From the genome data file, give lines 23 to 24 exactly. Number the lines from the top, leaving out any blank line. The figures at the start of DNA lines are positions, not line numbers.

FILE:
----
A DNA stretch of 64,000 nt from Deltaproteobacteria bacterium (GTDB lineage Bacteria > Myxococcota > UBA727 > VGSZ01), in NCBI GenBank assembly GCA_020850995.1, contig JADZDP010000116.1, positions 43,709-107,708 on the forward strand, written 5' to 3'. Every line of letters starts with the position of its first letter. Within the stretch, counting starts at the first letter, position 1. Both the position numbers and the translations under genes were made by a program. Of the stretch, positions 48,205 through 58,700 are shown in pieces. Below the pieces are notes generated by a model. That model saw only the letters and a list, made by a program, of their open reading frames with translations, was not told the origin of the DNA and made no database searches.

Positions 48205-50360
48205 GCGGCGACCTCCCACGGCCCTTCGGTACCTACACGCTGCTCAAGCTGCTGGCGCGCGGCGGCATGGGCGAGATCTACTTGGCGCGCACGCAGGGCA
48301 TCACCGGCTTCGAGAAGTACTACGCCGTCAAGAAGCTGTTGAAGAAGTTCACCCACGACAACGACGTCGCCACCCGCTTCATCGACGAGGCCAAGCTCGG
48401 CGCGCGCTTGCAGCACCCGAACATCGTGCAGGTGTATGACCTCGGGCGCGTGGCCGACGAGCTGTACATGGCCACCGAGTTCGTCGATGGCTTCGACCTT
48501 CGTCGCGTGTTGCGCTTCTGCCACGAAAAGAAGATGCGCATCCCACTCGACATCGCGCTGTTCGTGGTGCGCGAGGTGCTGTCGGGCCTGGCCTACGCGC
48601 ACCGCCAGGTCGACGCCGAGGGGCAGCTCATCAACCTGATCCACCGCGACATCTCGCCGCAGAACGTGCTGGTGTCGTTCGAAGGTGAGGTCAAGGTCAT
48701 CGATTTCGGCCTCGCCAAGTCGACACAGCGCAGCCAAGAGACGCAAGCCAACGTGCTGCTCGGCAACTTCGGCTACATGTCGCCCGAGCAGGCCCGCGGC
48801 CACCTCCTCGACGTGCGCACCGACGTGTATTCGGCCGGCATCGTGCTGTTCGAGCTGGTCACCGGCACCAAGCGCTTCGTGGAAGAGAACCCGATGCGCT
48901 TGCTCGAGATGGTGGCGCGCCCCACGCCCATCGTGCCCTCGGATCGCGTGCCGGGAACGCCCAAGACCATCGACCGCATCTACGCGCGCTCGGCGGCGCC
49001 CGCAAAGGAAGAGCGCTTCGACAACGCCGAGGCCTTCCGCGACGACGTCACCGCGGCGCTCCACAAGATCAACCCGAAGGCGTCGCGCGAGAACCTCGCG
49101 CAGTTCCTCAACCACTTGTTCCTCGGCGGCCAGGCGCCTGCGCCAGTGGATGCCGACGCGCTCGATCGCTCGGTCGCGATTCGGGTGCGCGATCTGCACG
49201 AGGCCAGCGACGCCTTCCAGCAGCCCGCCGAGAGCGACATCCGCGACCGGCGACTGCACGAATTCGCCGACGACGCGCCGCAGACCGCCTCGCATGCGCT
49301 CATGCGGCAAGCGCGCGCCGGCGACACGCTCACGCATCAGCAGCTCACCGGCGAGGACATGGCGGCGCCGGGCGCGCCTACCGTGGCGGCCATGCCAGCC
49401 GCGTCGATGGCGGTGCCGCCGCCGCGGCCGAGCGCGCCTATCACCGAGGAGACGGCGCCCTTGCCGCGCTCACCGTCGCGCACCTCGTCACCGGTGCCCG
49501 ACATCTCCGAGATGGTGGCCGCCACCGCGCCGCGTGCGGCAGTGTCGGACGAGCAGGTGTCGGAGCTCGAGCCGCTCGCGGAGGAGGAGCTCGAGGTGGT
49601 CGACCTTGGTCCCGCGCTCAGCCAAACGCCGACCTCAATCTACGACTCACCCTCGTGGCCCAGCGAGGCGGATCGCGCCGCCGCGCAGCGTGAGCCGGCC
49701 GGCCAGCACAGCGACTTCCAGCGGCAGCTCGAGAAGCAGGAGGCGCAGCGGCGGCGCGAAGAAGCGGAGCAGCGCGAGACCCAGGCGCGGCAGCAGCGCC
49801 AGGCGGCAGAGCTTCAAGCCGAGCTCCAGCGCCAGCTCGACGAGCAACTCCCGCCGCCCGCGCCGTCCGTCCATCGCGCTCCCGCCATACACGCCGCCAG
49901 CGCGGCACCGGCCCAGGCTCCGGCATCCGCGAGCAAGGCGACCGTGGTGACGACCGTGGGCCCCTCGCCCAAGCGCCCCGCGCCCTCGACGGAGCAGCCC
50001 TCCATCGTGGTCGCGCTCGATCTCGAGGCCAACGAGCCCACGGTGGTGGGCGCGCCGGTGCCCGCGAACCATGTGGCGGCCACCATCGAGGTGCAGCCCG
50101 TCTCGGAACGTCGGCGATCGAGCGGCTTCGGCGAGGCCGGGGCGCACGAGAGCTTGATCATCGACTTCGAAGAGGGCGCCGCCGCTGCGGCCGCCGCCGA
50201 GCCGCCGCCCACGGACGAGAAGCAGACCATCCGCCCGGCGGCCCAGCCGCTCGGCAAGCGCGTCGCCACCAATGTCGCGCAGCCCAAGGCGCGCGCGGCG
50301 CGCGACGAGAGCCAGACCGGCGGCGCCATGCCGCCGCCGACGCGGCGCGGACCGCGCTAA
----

50201 GCCGCCGCCCACGGACGAGAAGCAGACCATCCGCCCGGCGGCCCAGCCGCTCGGCAAGCGCGTCGCCACCAATGTCGCGCAGCCCAAGGCGCGCGCGGCG
50301 CGCGACGAGAGCCAGACCGGCGGCGCCATGCCGCCGCCGACGCGGCGCGGACCGCGCTAA